Russian Finance Minister Anton Siluanov announced this year a program for the partial privatization of 30 companies in which the state would not lose its majority stake. He did not name names and set a modest income target, about 1.2 billion rubles, about 12 million euros at the exchange rate. But there is a catch: in 2023 the goal was similar, but the final revenue was 16 times higher, up to 300 million euros.

According to Ekaterina Kurangaleyeva, an expert at the Carnegie Center, “this nationalization and privatization 2.0 – she compares them to the processes in the years after the disappearance of the Soviet Union – seem mutually exclusive, but in reality they may well be compatible and their combination can bring stability to the political system.”

The analyst shares the concept of “quasi-nationalization” proposed by former Finance Minister and current Yandex boss Alexei Kudrin: while important companies are taken over by state banks, non-strategic assets (especially the consumer market) are taken over by state banks at bargain prices redistributed to the nouveau riche, the upper middle class and the regime's administration and security forces. “Those who remained in Russia hoping to benefit from a mass exodus (…) and become a source of patriotic support,” he summarizes.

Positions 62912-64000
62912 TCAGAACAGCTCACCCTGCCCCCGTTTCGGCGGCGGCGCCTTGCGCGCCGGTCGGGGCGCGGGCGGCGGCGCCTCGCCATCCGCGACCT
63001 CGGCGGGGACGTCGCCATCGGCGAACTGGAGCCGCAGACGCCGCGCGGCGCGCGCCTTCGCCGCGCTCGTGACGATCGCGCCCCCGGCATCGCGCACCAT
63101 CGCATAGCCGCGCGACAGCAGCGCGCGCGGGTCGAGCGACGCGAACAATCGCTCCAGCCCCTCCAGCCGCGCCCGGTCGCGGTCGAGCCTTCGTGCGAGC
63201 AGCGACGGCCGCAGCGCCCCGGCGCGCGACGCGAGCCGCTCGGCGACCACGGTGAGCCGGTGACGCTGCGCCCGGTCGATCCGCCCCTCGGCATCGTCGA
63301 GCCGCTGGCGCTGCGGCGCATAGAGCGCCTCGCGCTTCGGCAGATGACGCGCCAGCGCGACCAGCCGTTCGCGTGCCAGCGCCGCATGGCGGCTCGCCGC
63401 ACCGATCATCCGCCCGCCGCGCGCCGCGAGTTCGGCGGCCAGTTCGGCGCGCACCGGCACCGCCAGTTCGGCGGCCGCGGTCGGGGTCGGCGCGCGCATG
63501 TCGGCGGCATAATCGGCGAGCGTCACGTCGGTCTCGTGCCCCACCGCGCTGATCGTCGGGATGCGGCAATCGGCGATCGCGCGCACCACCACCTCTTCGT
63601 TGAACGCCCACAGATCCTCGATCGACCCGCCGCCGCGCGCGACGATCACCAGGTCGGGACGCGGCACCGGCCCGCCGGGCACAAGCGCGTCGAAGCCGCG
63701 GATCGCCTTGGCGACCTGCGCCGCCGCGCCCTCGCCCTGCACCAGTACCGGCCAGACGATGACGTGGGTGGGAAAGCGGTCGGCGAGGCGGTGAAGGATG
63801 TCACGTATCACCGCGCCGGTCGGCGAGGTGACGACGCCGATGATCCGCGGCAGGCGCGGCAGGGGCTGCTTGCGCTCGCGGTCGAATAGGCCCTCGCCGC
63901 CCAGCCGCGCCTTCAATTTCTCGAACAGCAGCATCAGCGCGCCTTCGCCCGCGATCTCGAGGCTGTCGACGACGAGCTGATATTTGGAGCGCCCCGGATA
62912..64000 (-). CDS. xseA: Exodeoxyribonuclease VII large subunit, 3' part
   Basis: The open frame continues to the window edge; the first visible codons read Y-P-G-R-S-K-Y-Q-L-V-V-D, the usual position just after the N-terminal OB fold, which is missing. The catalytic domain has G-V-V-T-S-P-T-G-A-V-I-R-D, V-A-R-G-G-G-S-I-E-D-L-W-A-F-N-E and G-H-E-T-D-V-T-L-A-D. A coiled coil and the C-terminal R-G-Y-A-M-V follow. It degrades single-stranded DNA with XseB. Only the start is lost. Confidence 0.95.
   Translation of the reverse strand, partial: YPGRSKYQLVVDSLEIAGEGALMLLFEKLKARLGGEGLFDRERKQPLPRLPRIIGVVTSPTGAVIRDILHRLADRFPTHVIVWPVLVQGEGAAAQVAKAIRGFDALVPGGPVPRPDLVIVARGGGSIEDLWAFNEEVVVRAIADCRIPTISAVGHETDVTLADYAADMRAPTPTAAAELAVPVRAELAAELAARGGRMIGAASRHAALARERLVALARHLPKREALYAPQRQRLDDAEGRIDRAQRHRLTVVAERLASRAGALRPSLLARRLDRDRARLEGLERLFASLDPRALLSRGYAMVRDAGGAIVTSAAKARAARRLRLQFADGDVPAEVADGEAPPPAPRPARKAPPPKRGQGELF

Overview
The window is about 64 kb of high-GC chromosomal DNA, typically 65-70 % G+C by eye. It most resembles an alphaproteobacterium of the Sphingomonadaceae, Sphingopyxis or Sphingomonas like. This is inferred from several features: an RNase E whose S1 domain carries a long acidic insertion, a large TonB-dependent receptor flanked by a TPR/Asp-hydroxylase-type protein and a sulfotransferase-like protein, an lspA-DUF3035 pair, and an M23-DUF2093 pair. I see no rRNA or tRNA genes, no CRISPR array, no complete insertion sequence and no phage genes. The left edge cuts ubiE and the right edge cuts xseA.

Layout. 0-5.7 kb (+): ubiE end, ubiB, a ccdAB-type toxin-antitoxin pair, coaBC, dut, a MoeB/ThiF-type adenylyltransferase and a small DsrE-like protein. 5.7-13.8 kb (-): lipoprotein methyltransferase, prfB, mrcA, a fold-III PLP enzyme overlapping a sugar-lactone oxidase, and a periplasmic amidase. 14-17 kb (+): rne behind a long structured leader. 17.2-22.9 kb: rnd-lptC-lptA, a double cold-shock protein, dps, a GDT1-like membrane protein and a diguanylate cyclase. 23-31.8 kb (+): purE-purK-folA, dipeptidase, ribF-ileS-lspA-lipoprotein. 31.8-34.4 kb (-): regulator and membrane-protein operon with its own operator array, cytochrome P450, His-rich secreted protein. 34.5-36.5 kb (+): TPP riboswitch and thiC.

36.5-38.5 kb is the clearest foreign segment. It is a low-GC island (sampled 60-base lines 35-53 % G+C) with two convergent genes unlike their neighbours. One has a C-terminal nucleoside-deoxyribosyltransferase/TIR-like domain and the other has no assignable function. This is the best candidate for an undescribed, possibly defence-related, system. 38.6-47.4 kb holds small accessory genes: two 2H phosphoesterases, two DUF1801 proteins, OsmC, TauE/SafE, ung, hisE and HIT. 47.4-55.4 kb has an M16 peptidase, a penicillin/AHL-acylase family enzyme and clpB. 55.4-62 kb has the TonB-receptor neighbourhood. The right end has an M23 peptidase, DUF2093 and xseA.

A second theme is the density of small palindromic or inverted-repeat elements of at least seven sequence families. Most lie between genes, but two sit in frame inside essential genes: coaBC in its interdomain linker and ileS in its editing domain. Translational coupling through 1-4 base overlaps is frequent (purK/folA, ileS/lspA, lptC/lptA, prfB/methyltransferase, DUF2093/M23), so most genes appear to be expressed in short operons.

Russian authorities have also resorted to confiscations as a weapon to intensify internal repression. The speaker of the State Duma, Russia's lower house, Vyacheslav Volodin, and the leaders of parliamentary factions introduced a bill this week that would provide for the confiscation of the assets of citizens who criticize the war against Ukraine.

The initiative envisages the confiscation of money, valuables and other property from those accused of “deliberately spreading false information about the use of Russian armed forces”, including criticizing the deaths of civilians in bombings and “publicly promoting extremist activities to call up”. That means people are calling for demonstrations on the streets.

“Anyone who tries to destroy Russia, who betrays it, must suffer his deserved punishment and compensate for the damage caused to the country at the expense of his property,” Volodin said.